Racial slurs could be banned as playable moves in official Scrabble competitions amid anti-racism protests by the movement.
Offensive terms including the ‘n-word’, insults against the elderly, such as ‘wrinklies’, and derogatory phrases used to attack the LGBT community can still be used to score points in the popular game, which sees opponents place letter tiles onto the board in order to spell out words.
But following worldwide anti-racism protests in the wake of the death of American , officials who govern Scrabble tournaments in Britain are reportedly discussing whether to ban offensive terms from their competitions.
Offensive terms including the ‘n-word’, insults against the elderly and derogatory phrases used to attack members of the LGBT community can still be used to score points in Scrabble
Though bosses at the World English Scrabble Players Association say there are no current plans to stop competitors from spelling out racial slurs to score points, they are discussing the ‘important and thorny’ issue.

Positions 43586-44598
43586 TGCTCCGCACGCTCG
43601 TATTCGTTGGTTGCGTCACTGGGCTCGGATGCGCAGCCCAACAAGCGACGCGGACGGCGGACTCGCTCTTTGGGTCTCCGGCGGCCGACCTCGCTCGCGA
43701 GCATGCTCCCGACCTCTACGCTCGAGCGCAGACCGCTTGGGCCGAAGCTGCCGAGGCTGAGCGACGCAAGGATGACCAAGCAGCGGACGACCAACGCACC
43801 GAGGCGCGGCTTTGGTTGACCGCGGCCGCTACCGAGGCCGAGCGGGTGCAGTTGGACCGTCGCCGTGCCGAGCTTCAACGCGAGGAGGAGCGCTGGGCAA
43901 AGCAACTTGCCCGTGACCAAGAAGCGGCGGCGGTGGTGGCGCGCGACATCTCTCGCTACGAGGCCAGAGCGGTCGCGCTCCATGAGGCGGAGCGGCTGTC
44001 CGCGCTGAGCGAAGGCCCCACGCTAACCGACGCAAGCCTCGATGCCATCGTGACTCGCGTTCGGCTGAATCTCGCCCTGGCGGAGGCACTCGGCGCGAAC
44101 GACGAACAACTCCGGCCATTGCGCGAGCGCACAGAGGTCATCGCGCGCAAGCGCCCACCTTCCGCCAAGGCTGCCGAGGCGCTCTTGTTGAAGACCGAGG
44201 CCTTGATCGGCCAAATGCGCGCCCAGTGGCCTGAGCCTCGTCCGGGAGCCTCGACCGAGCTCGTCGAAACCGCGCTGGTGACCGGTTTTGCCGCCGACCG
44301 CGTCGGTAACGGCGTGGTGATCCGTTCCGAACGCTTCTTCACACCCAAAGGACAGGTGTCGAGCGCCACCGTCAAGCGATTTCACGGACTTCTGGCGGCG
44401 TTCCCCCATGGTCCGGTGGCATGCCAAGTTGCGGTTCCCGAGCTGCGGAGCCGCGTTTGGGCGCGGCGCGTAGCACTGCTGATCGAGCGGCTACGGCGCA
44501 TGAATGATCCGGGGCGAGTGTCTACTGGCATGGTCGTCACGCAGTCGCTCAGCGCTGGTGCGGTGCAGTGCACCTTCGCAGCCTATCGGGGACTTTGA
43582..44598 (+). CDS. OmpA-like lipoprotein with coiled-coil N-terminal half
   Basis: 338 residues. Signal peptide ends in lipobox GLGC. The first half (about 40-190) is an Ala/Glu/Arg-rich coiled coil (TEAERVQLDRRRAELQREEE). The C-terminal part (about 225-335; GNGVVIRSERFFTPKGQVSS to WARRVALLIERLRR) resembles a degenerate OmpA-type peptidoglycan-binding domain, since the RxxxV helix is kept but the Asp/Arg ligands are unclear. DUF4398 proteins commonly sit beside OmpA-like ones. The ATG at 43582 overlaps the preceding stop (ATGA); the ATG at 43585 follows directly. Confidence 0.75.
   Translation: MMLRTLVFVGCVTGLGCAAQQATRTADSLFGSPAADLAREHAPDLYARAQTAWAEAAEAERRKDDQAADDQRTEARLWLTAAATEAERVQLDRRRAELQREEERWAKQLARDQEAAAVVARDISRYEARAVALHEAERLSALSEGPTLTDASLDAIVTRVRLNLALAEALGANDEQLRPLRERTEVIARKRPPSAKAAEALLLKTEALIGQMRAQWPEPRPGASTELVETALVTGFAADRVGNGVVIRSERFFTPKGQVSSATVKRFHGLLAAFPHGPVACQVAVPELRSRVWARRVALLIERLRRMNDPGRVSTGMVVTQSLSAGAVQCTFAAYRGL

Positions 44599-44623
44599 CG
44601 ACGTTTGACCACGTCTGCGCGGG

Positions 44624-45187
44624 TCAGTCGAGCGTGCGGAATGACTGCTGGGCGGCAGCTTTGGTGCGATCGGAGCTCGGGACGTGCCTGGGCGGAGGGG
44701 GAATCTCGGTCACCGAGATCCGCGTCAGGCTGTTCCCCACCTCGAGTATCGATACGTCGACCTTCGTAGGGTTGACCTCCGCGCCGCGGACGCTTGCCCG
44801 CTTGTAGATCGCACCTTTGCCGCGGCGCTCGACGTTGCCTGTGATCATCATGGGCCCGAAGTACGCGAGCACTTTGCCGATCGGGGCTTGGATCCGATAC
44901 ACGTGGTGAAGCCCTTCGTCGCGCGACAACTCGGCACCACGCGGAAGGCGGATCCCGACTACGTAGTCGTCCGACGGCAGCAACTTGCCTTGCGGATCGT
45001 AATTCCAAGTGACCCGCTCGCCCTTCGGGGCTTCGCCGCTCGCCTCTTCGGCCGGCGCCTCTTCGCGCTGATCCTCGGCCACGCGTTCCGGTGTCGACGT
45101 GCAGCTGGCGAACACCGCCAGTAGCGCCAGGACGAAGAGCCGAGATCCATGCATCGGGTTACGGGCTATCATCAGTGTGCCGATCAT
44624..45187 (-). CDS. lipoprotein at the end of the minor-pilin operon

Chairman of the association, Chris Lipe, told : ‘There’s vigorous debate across the Scrabble community.’
The talks come as the North American Scrabbles Players Association’s chief executive backed calls to remove more than 230 slurs from its playlist.
In Scrabble, a game which is sold in 121 countries and is available in 29 languages, players attempt to score the highest point total by taking turns to spell out words using a selection of letter tiles they have picked at random.
The Official Scrabble Words (pictured) – otherwise known as the Scrabble Dictionary – is the ultimate authority of eligible words
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